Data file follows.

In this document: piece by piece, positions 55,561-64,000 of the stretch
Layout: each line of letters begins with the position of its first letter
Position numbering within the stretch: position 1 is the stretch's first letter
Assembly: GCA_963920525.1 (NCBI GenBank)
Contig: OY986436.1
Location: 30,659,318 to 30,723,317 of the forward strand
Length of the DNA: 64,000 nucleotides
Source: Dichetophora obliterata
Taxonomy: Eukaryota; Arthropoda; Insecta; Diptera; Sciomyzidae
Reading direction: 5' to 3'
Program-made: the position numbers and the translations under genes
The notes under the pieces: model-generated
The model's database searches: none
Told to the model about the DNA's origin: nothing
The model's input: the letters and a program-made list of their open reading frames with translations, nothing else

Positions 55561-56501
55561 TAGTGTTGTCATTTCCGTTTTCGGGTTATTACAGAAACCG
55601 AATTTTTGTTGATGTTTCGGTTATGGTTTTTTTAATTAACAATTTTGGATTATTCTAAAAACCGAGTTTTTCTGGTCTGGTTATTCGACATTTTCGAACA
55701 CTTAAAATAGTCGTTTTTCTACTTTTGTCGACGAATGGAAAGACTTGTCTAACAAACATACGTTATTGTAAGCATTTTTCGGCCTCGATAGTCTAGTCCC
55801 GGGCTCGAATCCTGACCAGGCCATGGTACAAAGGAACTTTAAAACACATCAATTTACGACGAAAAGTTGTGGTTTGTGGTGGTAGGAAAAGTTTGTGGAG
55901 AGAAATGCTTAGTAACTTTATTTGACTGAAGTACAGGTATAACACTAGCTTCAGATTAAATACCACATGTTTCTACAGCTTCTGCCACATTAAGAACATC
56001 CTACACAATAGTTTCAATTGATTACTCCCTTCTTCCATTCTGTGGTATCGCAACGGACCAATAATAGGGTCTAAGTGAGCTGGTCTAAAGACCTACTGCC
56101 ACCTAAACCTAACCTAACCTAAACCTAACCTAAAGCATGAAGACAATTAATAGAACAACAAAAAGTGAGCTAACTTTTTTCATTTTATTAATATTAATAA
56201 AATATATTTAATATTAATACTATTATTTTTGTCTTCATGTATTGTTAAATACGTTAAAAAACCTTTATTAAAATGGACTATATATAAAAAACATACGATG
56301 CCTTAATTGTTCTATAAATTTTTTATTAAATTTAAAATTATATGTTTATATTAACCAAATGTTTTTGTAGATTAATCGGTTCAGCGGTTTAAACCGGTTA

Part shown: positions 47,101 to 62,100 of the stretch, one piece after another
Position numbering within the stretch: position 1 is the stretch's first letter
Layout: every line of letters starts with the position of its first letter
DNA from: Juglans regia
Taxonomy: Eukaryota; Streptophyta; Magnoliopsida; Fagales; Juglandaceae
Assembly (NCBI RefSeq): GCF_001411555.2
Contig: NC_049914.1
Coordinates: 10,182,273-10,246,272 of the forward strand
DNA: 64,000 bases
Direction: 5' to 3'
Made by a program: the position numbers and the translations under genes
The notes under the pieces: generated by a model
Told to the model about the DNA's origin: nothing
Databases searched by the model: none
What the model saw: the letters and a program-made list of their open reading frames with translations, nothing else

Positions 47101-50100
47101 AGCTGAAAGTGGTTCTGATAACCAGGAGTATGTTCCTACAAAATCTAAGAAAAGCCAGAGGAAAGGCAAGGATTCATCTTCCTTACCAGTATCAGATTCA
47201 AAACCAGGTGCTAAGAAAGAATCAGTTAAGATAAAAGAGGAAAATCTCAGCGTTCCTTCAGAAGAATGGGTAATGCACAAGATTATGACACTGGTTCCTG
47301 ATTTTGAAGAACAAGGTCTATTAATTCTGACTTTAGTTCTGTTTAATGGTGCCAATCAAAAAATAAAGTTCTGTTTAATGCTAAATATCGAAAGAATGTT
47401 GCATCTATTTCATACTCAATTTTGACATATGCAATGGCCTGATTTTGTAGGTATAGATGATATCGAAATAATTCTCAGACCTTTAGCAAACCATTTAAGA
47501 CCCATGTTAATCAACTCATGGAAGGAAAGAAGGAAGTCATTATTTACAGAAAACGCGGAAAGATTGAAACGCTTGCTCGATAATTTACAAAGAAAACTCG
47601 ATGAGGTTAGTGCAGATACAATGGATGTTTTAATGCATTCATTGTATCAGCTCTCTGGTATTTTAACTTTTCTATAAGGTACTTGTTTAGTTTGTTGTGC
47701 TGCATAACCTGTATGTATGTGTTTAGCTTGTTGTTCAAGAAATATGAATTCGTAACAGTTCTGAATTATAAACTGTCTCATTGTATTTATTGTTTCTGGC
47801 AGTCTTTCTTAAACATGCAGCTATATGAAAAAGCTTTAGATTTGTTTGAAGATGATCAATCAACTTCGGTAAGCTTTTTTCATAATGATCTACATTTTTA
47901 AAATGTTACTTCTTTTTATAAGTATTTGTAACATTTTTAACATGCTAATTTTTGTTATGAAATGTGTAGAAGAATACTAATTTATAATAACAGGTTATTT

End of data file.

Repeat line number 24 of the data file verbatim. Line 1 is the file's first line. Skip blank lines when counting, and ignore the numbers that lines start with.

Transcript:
56201 AATATATTTAATATTAATACTATTATTTTTGTCTTCATGTATTGTTAAATACGTTAAAAAACCTTTATTAAAATGGACTATATATAAAAAACATACGATG